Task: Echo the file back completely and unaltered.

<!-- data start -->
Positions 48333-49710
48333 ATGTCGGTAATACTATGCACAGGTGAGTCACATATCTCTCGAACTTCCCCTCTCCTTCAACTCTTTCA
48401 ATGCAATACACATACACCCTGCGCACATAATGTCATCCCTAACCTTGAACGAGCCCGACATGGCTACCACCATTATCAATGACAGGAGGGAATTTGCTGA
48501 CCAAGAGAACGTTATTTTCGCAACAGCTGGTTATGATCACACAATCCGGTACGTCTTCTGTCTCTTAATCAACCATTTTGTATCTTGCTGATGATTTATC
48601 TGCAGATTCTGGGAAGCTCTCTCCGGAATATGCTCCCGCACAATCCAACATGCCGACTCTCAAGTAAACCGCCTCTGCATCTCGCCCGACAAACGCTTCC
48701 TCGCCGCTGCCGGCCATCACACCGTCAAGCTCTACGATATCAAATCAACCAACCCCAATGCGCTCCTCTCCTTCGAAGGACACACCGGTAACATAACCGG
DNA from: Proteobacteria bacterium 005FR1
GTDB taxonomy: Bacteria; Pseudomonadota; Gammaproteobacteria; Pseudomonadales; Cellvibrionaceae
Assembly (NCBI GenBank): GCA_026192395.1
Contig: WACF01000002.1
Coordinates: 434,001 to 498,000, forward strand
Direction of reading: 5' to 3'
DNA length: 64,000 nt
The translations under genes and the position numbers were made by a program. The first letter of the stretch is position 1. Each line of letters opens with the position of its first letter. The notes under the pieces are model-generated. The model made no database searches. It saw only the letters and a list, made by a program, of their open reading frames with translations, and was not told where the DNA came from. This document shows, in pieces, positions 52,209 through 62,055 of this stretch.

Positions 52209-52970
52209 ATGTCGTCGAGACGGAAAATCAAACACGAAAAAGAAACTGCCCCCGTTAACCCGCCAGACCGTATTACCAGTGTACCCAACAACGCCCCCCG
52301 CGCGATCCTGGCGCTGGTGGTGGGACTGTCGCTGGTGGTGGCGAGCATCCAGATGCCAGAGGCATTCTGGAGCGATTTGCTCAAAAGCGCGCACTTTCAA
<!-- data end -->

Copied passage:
Positions 48333-49710
48333 ATGTCGGTAATACTATGCACAGGTGAGTCACATATCTCTCGAACTTCCCCTCTCCTTCAACTCTTTCA
48401 ATGCAATACACATACACCCTGCGCACATAATGTCATCCCTAACCTTGAACGAGCCCGACATGGCTACCACCATTATCAATGACAGGAGGGAATTTGCTGA
48501 CCAAGAGAACGTTATTTTCGCAACAGCTGGTTATGATCACACAATCCGGTACGTCTTCTGTCTCTTAATCAACCATTTTGTATCTTGCTGATGATTTATC
48601 TGCAGATTCTGGGAAGCTCTCTCCGGAATATGCTCCCGCACAATCCAACATGCCGACTCTCAAGTAAACCGCCTCTGCATCTCGCCCGACAAACGCTTCC
48701 TCGCCGCTGCCGGCCATCACACCGTCAAGCTCTACGATATCAAATCAACCAACCCCAATGCGCTCCTCTCCTTCGAAGGACACACCGGTAACATAACCGG
DNA from: Proteobacteria bacterium 005FR1
GTDB taxonomy: Bacteria; Pseudomonadota; Gammaproteobacteria; Pseudomonadales; Cellvibrionaceae
Assembly (NCBI GenBank): GCA_026192395.1
Contig: WACF01000002.1
Coordinates: 434,001 to 498,000, forward strand
Direction of reading: 5' to 3'
DNA length: 64,000 nt
The translations under genes and the position numbers were made by a program. The first letter of the stretch is position 1. Each line of letters opens with the position of its first letter. The notes under the pieces are model-generated. The model made no database searches. It saw only the letters and a list, made by a program, of their open reading frames with translations, and was not told where the DNA came from. This document shows, in pieces, positions 52,209 through 62,055 of this stretch.

Positions 52209-52970
52209 ATGTCGTCGAGACGGAAAATCAAACACGAAAAAGAAACTGCCCCCGTTAACCCGCCAGACCGTATTACCAGTGTACCCAACAACGCCCCCCG
52301 CGCGATCCTGGCGCTGGTGGTGGGACTGTCGCTGGTGGTGGCGAGCATCCAGATGCCAGAGGCATTCTGGAGCGATTTGCTCAAAAGCGCGCACTTTCAA